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Database A database is an organized collection of data, typically in digital form.

Database Management System A database management system (DBMS) is a software package with computer programs that control the creation, maintenance, and use of a database The relational structure is the most commonly used today. It is used by mainframe, midrange and microcomputer systems. It uses two-dimensional rows and columns to store data. The tables of records can be connected by common key values. Functions: Data Definition, Data Manipulation, Data Security & Integrity, Data Backup, Recovery & Concurrency, Data Dictionary Maintenance, Performance RDBMS A relational database management system (RDBMS) is a program that lets you create, update, and administer a relational database. Database System The database data collection with DBMS is called a database system. Database Administrator The person responsible for the control of the centralized and shared database is the Database Administrator. Tasks of an Oracle Database Administrator Evaluating the database server hardware Installing the Oracle software Planning the database and security strategy Creating, migrating and opening the database Backing up the database Enrolling system users and planning for their Oracle Network access Implementing the database design Recovering from database failure Monitoring database performance

Marketing editions Enterprise Edition (EE) includes more features than the 'Standard Edition', especially in the areas of performance and security. Oracle Corporation licenses this product on the basis of users or of processors, typically for servers running 4 or more CPUs. EE has no memory limits, and can utilize clustering using Oracle RAC software. Standard Edition (SE) contains base database functionality. Oracle Corporation licenses this product on the basis of users or of processors, typically for servers running from one to four CPUs. If the number of CPUs exceeds 4 CPUs, the user must convert to an Enterprise license. SE has no memory limits, and can utilize clustering with Oracle RAC at no additional charge.

Standard Edition One, (SE1 or SEO) introduced with Oracle 10g, has some additional feature-restrictions. Oracle Corporation markets it for use on systems with one or two CPUs. It has no memory limitations. Express Edition ("Oracle Database XE"), introduced in 2005, offers Oracle 10g free to distribute on Windows and Linux platforms. It has a footprint of only 150 MB and is restricted to the use of a single CPU, a maximum of 4 GB of user data. Although it can install on a server with any amount of memory, it uses a maximum of 1 GB. Support for this version comes exclusively through on-line forums and not through Oracle support. Oracle Database Lite, intended for running on mobile devices. The embedded mobile database located on the mobile device can synchronize with a server-based installation.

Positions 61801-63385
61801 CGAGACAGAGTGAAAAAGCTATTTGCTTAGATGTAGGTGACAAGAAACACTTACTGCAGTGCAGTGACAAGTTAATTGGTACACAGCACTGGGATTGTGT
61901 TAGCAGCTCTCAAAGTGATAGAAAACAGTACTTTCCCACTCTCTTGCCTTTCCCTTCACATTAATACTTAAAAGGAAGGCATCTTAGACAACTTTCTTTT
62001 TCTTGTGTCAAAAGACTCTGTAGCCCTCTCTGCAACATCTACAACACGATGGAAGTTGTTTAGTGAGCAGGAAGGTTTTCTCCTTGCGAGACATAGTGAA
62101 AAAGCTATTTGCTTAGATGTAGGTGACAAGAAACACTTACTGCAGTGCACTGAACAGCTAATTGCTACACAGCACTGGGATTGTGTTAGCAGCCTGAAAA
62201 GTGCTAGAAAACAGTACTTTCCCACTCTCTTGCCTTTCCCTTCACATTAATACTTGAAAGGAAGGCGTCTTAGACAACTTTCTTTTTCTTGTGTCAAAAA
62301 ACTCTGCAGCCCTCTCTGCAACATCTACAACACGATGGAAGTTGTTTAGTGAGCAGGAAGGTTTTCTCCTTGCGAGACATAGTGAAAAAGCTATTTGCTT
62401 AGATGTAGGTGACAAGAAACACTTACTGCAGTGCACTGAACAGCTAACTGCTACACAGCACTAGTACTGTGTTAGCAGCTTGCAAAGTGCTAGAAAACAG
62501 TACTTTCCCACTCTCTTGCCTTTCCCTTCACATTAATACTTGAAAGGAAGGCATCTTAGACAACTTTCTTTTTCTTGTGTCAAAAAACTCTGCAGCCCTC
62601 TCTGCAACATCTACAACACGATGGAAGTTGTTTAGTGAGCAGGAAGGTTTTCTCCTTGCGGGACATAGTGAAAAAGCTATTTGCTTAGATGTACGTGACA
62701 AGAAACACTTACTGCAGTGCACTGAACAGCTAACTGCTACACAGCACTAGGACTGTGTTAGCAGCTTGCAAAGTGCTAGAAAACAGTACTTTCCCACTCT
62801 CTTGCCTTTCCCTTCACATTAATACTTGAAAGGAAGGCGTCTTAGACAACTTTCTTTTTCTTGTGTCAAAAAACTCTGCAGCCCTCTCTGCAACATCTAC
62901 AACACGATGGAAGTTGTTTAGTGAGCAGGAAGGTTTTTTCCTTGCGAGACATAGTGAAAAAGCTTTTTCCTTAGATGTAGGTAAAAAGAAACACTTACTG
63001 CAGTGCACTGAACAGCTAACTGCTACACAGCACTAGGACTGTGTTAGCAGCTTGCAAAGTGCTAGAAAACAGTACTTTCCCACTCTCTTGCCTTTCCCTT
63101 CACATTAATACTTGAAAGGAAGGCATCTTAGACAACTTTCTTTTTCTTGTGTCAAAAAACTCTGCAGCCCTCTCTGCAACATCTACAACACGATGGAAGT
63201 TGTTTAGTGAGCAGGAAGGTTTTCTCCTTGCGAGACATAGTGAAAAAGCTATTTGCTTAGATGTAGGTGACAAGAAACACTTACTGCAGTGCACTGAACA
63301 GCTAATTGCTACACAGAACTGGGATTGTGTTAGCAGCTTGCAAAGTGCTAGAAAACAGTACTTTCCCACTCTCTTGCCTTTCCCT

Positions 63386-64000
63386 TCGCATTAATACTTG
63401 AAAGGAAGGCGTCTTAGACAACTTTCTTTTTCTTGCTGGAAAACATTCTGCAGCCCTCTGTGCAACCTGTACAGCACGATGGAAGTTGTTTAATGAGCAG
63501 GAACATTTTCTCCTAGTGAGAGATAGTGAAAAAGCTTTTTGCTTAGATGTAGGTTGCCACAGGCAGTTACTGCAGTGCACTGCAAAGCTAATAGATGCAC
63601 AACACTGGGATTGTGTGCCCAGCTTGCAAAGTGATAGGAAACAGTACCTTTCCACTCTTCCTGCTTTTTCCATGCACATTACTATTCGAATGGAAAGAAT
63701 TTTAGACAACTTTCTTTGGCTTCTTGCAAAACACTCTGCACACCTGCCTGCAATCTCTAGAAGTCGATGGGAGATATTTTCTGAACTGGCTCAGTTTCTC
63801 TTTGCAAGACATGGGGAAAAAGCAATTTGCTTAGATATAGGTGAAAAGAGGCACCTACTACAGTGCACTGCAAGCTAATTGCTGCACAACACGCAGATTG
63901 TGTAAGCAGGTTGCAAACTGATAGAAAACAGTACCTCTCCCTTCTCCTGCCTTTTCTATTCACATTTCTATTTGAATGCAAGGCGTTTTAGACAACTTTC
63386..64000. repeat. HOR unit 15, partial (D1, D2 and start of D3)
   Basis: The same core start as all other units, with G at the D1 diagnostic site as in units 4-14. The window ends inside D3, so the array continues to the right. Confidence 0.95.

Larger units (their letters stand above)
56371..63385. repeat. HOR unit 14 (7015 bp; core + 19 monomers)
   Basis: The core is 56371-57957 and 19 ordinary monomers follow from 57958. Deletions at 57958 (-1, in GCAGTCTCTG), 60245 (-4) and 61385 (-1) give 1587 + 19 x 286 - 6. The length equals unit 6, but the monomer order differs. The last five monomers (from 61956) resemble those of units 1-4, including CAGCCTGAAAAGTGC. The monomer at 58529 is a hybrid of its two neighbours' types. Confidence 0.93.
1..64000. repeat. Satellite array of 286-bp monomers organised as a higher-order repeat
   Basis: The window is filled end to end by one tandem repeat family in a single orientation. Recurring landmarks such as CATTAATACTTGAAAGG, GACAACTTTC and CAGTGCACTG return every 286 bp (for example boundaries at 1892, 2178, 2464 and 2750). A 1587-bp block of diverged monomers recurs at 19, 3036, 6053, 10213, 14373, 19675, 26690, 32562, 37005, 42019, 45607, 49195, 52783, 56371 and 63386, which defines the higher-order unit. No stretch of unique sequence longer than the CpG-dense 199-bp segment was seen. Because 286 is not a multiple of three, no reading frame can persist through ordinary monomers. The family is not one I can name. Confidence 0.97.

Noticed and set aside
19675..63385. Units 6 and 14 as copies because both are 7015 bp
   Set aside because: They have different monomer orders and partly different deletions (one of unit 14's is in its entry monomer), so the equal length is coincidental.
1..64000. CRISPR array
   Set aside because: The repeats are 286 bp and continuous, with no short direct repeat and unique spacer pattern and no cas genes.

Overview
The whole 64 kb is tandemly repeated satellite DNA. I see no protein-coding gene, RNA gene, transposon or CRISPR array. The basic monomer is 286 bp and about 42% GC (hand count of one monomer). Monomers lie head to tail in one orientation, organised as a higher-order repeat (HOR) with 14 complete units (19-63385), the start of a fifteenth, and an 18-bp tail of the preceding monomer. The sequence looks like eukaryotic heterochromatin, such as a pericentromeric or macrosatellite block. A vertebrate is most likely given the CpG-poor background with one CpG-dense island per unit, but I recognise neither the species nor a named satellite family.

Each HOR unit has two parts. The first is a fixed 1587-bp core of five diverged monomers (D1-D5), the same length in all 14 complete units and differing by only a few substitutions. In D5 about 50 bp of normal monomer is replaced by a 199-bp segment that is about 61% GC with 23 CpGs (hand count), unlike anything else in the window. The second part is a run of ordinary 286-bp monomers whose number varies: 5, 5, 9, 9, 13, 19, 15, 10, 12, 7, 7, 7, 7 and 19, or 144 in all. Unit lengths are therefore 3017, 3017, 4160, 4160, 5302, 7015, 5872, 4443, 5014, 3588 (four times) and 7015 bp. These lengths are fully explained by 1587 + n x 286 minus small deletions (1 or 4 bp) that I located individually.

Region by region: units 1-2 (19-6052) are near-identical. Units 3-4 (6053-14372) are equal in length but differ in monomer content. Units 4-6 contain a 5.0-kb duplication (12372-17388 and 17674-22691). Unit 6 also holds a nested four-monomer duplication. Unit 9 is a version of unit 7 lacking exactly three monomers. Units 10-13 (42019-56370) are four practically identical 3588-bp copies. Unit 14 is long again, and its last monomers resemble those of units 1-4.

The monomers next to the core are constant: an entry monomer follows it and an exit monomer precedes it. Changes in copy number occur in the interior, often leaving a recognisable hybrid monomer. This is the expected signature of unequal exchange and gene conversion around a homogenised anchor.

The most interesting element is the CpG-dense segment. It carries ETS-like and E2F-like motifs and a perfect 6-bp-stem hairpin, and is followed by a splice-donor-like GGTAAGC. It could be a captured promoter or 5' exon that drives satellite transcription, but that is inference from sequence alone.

Major Database Release Number The first digit is the most general identifier. It represents a major new version of the software that contains significant new functionality. Database Maintenance Release Number The second digit represents a maintenance release level. Some new features may also be included. Application Server Release Number The third digit reflects the release level of the Oracle Application Server (OracleAS). Component-Specific Release Number The fourth digit identifies a release level specific to a component. Different components can have different numbers in this position depending upon, for example, component patch sets or interim releases. Platform-Specific Release Number The fifth digit identifies a platform-specific release. Usually this is a patch set. When different platforms require the equivalent patch set, this digit will be the same across the affected platforms.